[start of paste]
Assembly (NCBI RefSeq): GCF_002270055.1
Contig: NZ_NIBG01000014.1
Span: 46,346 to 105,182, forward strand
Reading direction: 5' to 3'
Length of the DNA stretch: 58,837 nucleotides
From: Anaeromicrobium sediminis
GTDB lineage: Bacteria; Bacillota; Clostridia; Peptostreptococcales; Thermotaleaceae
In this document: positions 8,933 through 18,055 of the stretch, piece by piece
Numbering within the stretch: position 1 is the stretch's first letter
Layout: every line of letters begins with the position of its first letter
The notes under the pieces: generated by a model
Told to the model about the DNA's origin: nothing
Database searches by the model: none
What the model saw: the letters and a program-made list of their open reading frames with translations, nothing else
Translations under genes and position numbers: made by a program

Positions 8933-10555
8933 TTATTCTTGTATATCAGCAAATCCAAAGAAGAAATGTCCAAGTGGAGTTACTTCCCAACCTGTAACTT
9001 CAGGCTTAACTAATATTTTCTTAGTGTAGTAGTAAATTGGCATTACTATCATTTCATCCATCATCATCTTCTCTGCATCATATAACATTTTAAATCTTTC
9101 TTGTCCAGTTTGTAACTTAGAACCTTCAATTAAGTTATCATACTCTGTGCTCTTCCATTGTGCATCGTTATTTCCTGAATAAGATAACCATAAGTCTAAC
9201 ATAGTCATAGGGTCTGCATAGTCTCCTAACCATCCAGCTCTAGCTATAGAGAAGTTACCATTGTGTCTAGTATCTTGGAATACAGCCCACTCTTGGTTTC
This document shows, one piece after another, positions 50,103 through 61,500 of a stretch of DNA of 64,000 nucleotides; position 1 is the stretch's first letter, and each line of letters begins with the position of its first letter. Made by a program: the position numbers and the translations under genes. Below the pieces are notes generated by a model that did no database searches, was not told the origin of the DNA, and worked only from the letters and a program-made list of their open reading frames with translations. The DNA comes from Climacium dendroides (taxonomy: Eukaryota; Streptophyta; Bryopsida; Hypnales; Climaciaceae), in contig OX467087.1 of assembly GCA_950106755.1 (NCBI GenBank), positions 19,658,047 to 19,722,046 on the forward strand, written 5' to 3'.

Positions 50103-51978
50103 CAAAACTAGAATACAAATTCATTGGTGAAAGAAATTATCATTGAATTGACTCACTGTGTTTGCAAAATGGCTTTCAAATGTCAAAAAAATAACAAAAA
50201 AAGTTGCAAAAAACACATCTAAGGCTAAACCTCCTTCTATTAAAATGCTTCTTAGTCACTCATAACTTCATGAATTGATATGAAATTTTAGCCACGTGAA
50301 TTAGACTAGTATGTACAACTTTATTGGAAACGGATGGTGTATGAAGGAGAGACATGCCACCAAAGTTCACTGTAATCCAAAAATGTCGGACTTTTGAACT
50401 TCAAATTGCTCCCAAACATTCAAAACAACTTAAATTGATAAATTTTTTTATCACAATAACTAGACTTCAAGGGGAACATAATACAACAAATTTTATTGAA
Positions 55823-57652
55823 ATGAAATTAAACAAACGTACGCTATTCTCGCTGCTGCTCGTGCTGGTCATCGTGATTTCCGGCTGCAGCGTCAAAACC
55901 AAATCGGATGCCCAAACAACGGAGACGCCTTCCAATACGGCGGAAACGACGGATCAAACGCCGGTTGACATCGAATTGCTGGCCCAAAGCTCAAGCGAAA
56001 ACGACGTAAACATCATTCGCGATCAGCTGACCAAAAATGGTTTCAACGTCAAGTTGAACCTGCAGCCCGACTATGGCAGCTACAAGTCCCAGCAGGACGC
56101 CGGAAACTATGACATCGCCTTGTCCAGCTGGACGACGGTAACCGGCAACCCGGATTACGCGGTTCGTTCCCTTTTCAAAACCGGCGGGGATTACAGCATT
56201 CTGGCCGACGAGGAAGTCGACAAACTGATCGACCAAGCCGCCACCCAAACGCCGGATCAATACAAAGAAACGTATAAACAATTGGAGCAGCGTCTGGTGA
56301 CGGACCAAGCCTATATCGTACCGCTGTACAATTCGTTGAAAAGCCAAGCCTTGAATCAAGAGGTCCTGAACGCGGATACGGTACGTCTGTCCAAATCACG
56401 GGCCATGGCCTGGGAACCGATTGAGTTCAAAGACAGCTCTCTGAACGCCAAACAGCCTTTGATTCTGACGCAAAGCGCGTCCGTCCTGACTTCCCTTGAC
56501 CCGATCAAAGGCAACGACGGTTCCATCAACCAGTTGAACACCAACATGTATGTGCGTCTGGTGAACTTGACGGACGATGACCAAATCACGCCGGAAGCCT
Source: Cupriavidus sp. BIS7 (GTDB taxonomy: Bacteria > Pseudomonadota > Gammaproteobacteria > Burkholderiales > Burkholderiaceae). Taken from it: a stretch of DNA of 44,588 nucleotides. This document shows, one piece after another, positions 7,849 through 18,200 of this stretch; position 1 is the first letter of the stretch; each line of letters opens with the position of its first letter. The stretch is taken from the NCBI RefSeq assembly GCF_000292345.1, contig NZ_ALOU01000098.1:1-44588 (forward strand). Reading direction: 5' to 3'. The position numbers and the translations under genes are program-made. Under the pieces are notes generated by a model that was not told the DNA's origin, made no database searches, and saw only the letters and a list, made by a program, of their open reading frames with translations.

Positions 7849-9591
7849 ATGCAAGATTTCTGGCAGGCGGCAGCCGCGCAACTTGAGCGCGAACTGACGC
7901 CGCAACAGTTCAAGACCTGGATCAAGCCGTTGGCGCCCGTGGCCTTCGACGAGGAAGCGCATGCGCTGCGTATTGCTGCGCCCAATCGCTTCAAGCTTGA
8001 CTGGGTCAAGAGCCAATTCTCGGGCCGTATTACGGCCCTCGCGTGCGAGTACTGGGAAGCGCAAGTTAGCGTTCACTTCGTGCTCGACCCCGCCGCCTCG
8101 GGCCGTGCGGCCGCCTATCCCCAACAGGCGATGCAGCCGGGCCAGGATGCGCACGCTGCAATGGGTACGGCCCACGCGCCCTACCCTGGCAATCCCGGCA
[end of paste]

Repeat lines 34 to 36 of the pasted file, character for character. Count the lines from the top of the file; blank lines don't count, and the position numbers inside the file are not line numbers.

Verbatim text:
56401 GGCCATGGCCTGGGAACCGATTGAGTTCAAAGACAGCTCTCTGAACGCCAAACAGCCTTTGATTCTGACGCAAAGCGCGTCCGTCCTGACTTCCCTTGAC
56501 CCGATCAAAGGCAACGACGGTTCCATCAACCAGTTGAACACCAACATGTATGTGCGTCTGGTGAACTTGACGGACGATGACCAAATCACGCCGGAAGCCT
Source: Cupriavidus sp. BIS7 (GTDB taxonomy: Bacteria > Pseudomonadota > Gammaproteobacteria > Burkholderiales > Burkholderiaceae). Taken from it: a stretch of DNA of 44,588 nucleotides. This document shows, one piece after another, positions 7,849 through 18,200 of this stretch; position 1 is the first letter of the stretch; each line of letters opens with the position of its first letter. The stretch is taken from the NCBI RefSeq assembly GCF_000292345.1, contig NZ_ALOU01000098.1:1-44588 (forward strand). Reading direction: 5' to 3'. The position numbers and the translations under genes are program-made. Under the pieces are notes generated by a model that was not told the DNA's origin, made no database searches, and saw only the letters and a list, made by a program, of their open reading frames with translations.